Gargaphia Stål (Heteroptera: Tingidae) is a New World genus composed by almost 70 species. Most species of Gargaphia are distributed in the Neotropical region from Mexico to Argentina (Drake & Ruhoff 1965). Some species of Gargaphia are known to be potential pests of some economically important crops, such as one of the most recently described species, G. sanchezi Froeschner, 1972, which attacks Phaseolus vulgaris (Fabaceae) in Colombia (Neal & Schaefer 2000). Also, maternal care behavior has been described for some Gargaphia species, e. g., G. solani Heidemann, 1914 (Tallamy & Denno 1981). It is believed that more species within this genus may present this ethological trait (Tallamy & Iglay 2004). Biological parameters and descriptions of immatures are known for only a few species (Tallamy & Denno 1982; Aldrich et al. 1991; Montemayor & Dellapé 2010). Despite the large number of species, the peculiar parental care behavior and the unusual ease of collecting specimens, to this date most of the species of Gargaphia have barely been studied.
Some members of the genus Gargaphia are associated with plants from different botanical orders, such as G. concursa Drake, 1930, which is associated with Malpighiales and Magnoliales (Monte 1939), while others are associated with a single group of plants, e.g., Fabales: Fabaceae, G. lunulata (Mayr, 1865) (Drake & Hambleton 1934); Solanales: Solanaceae, G. decoris Drake, 1931 (Drake & Poor 1939) and Ranunculales: Menispermaceae, G. flexuosa (Stål, 1858) (Drake & Hambleton 1934). Besides this highly diverse host plant record, there is no information about host plants for almost half of the species of Gargaphia. For instance, in Brazil, the following 10 species have no such record: G. argilacea Monte, 1943; G. comosa Monte, 1941; G. dissortis Drake, 1930; G. holoxantha Monte, 1942; G. implicata Drake & Hambleton, 1940; G. lanei Monte, 1940; G. nexilis Drake & Hambleton, 1940; G. nociva Drake & Hambleton, 1940; G. paula Drake, 1939 and G. trichoptera Stål, 1873 (Drake & Ruhoff 1965). The host plant record is very important for Tingidae because the majority of species complete their whole life cycle on the same plant specimen, sometimes in the same part of the plant. This information allows further sampling to conduct studies regarding ecological, biological and ethological traits. Here, we report for G. paula the first host plant data and first distribution records for 2 countries and 2 Brazilian states.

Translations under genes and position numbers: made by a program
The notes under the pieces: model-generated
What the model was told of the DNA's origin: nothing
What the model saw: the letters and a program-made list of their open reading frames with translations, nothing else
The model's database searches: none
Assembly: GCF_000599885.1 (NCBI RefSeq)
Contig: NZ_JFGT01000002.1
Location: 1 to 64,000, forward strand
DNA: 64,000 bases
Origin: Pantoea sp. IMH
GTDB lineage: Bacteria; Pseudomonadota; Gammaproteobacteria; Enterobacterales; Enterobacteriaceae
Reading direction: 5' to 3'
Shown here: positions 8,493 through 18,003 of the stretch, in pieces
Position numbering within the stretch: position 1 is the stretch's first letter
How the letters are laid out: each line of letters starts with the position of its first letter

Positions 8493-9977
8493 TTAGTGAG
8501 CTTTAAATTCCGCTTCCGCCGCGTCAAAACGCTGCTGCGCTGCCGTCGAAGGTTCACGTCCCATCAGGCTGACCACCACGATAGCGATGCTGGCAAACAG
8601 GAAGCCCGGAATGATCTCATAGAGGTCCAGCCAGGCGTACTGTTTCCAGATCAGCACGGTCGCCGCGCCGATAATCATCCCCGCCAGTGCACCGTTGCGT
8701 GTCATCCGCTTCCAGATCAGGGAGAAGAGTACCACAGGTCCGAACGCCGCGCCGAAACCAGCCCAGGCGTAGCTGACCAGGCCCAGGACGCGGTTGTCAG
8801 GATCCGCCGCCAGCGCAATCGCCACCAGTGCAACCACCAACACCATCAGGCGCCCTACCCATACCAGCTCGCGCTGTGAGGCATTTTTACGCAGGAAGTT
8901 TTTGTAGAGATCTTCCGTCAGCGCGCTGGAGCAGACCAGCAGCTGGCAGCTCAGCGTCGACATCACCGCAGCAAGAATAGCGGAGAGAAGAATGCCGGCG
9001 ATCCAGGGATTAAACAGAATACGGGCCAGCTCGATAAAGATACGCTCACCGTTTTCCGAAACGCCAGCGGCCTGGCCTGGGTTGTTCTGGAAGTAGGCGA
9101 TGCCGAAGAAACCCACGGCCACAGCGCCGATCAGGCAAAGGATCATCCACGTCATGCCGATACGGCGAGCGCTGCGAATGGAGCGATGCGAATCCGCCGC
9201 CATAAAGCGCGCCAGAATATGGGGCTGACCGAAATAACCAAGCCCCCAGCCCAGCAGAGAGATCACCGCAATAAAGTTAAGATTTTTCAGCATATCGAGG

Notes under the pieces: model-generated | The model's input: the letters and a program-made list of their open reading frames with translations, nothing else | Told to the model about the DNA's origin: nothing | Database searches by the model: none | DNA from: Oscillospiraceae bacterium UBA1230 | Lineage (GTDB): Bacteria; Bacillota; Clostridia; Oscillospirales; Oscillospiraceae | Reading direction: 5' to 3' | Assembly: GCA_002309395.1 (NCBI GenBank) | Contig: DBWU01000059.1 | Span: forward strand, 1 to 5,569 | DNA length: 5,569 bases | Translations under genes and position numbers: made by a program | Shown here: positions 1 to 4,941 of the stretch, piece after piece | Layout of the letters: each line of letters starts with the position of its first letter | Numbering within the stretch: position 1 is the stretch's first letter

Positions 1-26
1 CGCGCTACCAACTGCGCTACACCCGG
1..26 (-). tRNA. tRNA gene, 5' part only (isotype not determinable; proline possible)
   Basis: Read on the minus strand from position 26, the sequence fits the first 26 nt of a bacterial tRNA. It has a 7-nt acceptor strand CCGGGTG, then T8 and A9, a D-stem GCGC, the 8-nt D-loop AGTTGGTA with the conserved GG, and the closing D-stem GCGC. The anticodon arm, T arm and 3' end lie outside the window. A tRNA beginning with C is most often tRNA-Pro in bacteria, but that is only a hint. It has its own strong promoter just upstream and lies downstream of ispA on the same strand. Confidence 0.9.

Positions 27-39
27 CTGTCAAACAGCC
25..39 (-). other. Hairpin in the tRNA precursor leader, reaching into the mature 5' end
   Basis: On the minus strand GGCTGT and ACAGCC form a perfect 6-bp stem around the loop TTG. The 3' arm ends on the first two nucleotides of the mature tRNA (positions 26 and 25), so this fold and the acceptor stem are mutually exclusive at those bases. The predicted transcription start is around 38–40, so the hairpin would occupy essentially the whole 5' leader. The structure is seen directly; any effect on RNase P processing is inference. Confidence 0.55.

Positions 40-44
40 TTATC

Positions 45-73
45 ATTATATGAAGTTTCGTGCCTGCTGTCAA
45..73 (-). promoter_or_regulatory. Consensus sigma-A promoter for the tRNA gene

Gargaphia paula Drake, 1939 (Fig. 1), described from Canal Zone, Panama shows some traits similar to those of G. schulzei Drake, 1954. In fact, we found specimens of G. schulzei determined as G. paula in the Smithsonian's National Museum of Natural History (NMNH) insect collection (Guidoti, personal observation). Gargaphia paula was also reported for Peru and Brazil (Drake & Ruhoff 1965). Aside from the Brazilian record listed for the first time in the catalog of Drake & Ruhoff (1965), no further bibliographical or geographical information was provided about that record at that time. In the NMNH, where Drake's collection is housed, we could find only a single specimen from Brazil (state of Minas Gerais) collected 20 years after the catalog's publication, therefore, the catalog's record of G. paula for Brazil remains uncertain and this specimen is a new Brazilian record. Also, deposited in the NMNH collection we found records for Costa Rica (Ríncon, Osa Península, Puntarenas Province) and Ecuador (Los Rios and Zamora-Chinchipe Provinces), which are two new country records for the species.